The transformers package provides useful control flow extensions for monad stacks.

Even without understanding how Monad transformers work, the following should demonstrate their practicality.

Let's first describe the most simple and useful of the transformers provided.

## MaybeT

Suppose we have the following functions:

``````getA :: Monad m => m (Maybe a)
getB :: Monad m => Int -> m (Maybe b)
getC :: Monad m => m c
``````

And suppose we would like to define a function that tries getting A and B, and also gets C twice under this monad. If any of the `getA` or `getB` return `Nothing`, we would like to return `Nothing`.

Working plainly, without using transformers, we would do the following:

``````someCode :: Monad m => m (Maybe (a, b, c, c))
someCode = do
c1 <- getC
ma <- getA
case ma of
Nothing -> return Nothing
Just a -> do
mb <- getB 2
case mb of
Nothing -> return Nothing
Just b -> do
c2 <- getC
return \$ Just (a, b, c1, c2)
``````

Using the `MaybeT` transformer we can compact it:

``````import Control.Monad.Trans.Maybe

someCode :: Monad m => m (Maybe (a, b, c, c))
someCode = do
c1 <- getC
runMaybeT \$ do
a <- MaybeT getA
b <- MaybeT \$ getB 2
c2 <- lift getC
return (a, b, c1, c2)
``````

The `runMaybeT` wrapping guarantees that if a monadic function returns `Nothing`, execution of that monad stops and the whole operation returns `Nothing`.

Notice that under `MaybeT` every monadic bind needs to be wrapped in a `MaybeT`, so for functions that return a `Maybe`, simply wrapping them with `MaybeT` works, and then we don't need to add a `case` for their returned value later.

However, proxying functions not originally under `MaybeT`, which also don't return a `Maybe` type requires the use of `lift`. Also, notice that we did not require a `Just` to wrap the value in the final `return`.

This is useful for instance, when dealing with the many library functions that return a `Maybe` under `IO`. For example:

``````findExecutable :: String -> IO (Maybe FilePath)

ourFindExes :: MonadIO m => m (Maybe (FilePath, FilePath, FilePath))
ourFindExes = do
a <- MaybeT \$ findExecutable "a-exe"
b <- MaybeT \$ findExecutable "b-exe"
c <- MaybeT \$ findExecutable "c-exe"
return (a, b, c)
``````

### guard

We can use `guard` to check for conditions. If the condition fails, `Nothing` is returned.

``````ourFindExes :: MonadIO m => m (Maybe (FilePath, FilePath, FilePath))
ourFindExes = do
a <- MaybeT \$ findExecutable "a-exe"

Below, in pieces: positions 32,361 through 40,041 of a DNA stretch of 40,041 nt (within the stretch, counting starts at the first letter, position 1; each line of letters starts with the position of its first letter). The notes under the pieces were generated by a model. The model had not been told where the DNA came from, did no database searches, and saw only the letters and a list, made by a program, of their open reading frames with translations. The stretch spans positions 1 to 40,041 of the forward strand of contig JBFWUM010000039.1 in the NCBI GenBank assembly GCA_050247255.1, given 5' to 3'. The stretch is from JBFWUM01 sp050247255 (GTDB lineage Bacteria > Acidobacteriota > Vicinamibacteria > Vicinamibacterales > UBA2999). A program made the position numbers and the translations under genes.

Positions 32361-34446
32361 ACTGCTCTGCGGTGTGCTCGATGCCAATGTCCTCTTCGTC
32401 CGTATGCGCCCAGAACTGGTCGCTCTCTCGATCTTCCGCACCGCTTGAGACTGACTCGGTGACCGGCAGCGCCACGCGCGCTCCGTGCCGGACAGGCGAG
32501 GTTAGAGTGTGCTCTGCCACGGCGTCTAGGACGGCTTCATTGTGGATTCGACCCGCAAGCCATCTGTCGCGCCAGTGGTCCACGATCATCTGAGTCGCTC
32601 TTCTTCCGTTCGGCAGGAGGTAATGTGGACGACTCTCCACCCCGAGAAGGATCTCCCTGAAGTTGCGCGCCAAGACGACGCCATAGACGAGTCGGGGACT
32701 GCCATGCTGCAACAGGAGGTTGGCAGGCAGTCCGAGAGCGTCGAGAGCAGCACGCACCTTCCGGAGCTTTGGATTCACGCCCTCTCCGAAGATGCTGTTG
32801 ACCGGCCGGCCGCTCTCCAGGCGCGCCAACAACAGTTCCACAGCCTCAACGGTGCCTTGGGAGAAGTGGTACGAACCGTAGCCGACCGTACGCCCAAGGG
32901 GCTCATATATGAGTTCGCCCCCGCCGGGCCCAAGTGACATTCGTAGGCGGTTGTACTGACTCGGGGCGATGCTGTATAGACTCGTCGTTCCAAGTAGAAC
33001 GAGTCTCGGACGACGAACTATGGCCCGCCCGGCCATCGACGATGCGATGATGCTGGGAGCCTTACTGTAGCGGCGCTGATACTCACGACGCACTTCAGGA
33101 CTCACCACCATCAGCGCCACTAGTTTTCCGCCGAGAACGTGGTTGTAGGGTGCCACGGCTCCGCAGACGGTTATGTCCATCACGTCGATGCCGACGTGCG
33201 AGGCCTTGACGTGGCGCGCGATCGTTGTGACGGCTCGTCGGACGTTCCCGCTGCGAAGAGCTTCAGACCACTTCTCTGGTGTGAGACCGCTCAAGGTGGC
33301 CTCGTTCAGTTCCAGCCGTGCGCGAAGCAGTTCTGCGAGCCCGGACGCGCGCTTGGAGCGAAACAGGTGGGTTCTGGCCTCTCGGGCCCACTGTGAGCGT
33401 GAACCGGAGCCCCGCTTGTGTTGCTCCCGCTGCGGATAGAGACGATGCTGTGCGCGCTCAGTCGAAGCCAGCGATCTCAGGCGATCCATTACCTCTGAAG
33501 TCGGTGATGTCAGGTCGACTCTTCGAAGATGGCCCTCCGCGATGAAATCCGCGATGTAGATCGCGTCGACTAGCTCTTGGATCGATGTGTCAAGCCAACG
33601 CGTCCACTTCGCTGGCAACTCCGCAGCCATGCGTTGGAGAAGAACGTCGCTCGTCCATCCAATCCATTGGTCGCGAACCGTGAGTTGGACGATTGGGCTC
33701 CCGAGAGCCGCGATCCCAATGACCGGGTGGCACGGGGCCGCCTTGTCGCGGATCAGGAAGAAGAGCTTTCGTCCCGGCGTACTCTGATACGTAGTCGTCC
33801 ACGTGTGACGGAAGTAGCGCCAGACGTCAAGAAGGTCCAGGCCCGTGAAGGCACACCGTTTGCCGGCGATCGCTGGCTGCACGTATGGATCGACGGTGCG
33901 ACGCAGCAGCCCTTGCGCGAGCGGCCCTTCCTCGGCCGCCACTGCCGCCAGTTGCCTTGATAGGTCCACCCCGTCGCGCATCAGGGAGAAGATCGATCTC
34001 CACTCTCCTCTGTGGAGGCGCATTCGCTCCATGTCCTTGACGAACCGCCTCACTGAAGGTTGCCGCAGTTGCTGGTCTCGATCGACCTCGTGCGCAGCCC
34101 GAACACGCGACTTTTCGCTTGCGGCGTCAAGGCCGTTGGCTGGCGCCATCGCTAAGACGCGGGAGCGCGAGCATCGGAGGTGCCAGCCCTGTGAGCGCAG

guard \$ a == "/some/path"
b <- MaybeT \$ findExecutable "b-exe"
c <- MaybeT \$ findExecutable "c-exe"
return (a, b, c)
``````

### Pattern matching failures

Pattern matching failures under the `MaybeT` transformers translate to `Nothing` being returned (rather than exceptions). This is useful in its own, regardless of whether or not you are using `MaybeT` to wind down on these calls returning`Maybe`.

For example, observe the extension of the example above, with the addition of the pattern matching on the return of `getD` and `getE`.

``````getD :: Monad m => m (Maybe (Either Int Char))
getE :: Monad m => m (Either Int Char)

someCode :: Monad m => m (Maybe (a, b, c, c, Int, Char))
someCode = do
c1 <- getC
runMaybeT \$ do
a <- MaybeT getA
b <- MaybeT getB
Left ld <- MaybeT getD
Right re <- lift getE
c2 <- lift \$ getC
return (a, b, c1, c2, ld, re)
``````

The `ReaderT` transformer, available from both the transformers and mtl packages, adds a read-only value which is accessible via `ask` and the helper function `asks`.

In practice, the `ReaderT` transformer is used often for passing down a static configuration environment, so that such environment need not be explicitly passed via function parameters.

Similarly to how `runMaybeT` receives a monadic function, `runReaderT` receives a monadic function, that is also followed by a value, which can be of any type.

We shall demonstrate an elborate monad stack in the following example:

``````{-# LANGUAGE NoImplicitPrelude        #-}

import ClassyPrelude

main :: IO ()
main = do

ask >>= print -- prints: "2"
asks length >>= print -- prints 1

runReaderT' [42 :: Int] \$ do
ask >>= print -- prints: [42]

x <- runMaybeT \$ do
guard \$ z == 42
guard \$ z2 == '2'
return 'x'
print x -- prints: Just 'x'

runReaderT' (8.9 :: Double) \$ do
ask >>= print -- prints: 8.9
(lift . lift) ask >>= print -- prints: "2"
lift ask >>= print -- prints: [42]

lift ask >>= print -- prints: "2"

-- Run with a modified environment
ask >>= print -- prints: [Just 42]
``````

• Because the parameters to `runReaderT` are the monadic function followed by the environment, it helps on convenience to flip the monadic function to the second arguement, so a `do` can follow, hence `let runReaderT' = flip runReaderT`.
• Notice the use of classy-prelude to provide us with `print`, of the more general type `(Show a, MonadIO m) => a -> m ()`, instead of `Show a => a -> IO ()`, so we can freely use anywhere inside our monad stack.
• We also use `headMay` from `classy-prelude`.
• We allow the nested use of readers, with `lift` used to access the various levels of the stack.
• We can use `MaybeT` nested inside our stacks of `ReaderT`, and access the various `ReaderT` levels inside it using `lift`.